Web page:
For those who ask me why lasers, well I got a one word answer for you (well, actually two words) – no sutures. Remember those sharp curved long needle things with threads attached to them which doctors poke into your body umpteen times and use weird contortionist positions to tie them into knots (knot after knot after knot?) well those stitches or sutures are “gone with the wind” baby when it comes to laser surgeries. Now coming to the other side of the argument that lasers are expensive to use and why surgeons are pushing lasers more than scalpel surgeries all the time and is it because it’s convenient for them and not for the patient. Well, I agree that surgeons more and more prefer to use lasers nowadays for even the simplest and shortest of surgeries. But it’s not only because of its convenience given that a laser surgery is done in a clean and bloodless field for laser automatically coagulates (clots) the blood vessels- thereby preventing bleeding and thereby allowing the surgeon to see what actually he is doing with sharp instruments and voila you get great results, which is what you want right?. And because the surgeon can work calmly with no blood and clear vision of the operating site – even in extremely bleeding sites like, for example, the tongue which is notorious for its rich blood supply and for bleeding excessively even for minor injuries and hence tongue injuries are a real bitch to treat (sample case below of a tongue tie patient -with a pronounced lisp- being treated by me with a laser during a tongue release surgery). And of course the USP of lasers – no stitches. Now tell me isn’t a laser worth the price?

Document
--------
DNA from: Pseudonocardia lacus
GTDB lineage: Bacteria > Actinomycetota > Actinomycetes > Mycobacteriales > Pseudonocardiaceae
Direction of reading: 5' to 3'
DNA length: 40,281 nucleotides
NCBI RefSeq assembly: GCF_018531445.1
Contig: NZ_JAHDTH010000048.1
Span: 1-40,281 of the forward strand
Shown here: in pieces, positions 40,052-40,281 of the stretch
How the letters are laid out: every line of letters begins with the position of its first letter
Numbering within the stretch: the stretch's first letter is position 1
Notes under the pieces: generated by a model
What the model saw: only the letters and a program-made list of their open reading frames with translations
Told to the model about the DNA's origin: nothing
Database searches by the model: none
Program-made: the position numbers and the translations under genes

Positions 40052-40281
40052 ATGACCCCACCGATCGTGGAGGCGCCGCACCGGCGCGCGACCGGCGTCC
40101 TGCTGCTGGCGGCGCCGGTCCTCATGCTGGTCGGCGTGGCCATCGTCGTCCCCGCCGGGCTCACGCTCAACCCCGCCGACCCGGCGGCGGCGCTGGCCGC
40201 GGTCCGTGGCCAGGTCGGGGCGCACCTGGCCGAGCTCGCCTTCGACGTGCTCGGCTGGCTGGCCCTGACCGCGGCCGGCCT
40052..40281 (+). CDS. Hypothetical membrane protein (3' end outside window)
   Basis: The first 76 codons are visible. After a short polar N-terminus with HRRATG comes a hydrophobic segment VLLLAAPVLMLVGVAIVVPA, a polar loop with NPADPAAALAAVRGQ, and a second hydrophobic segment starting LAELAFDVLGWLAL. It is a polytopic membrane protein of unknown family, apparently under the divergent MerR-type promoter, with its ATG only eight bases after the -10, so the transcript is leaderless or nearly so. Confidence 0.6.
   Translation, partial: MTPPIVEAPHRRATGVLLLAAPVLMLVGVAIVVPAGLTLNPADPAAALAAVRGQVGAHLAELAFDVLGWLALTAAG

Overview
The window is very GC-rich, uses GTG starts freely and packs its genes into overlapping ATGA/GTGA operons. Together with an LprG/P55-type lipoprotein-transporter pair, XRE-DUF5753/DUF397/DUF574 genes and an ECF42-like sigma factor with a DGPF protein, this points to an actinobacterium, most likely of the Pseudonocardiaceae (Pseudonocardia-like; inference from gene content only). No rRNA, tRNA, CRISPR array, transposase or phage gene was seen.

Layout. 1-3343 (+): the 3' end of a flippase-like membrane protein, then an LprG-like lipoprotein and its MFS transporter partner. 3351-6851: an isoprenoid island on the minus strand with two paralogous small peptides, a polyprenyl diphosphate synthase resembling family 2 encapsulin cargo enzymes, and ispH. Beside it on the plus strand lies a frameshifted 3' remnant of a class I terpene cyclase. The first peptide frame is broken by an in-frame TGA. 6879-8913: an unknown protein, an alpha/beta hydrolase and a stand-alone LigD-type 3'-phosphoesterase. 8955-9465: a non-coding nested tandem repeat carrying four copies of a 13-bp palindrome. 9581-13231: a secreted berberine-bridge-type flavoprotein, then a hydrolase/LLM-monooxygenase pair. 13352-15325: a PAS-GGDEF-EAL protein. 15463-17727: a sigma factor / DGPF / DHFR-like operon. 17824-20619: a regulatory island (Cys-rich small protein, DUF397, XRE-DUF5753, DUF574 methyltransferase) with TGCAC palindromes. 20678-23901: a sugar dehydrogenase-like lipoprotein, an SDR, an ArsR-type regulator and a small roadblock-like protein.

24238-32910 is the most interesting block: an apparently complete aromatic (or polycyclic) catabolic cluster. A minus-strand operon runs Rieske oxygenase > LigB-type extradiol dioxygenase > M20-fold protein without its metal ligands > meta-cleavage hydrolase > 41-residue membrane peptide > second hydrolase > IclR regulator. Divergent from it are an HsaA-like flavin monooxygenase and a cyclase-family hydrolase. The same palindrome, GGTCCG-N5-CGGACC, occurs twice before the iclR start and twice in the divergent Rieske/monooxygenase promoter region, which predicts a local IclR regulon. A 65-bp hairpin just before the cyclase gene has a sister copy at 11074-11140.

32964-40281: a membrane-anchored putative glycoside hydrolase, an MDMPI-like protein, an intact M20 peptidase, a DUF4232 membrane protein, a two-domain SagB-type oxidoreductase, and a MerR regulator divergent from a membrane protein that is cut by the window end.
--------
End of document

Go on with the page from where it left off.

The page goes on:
The Tongue-tied patient

Me using the Laser to cut

Pulling back the tongue with a temporary stay suture to expose the undersurface

The End. Finis. Bye-bubyee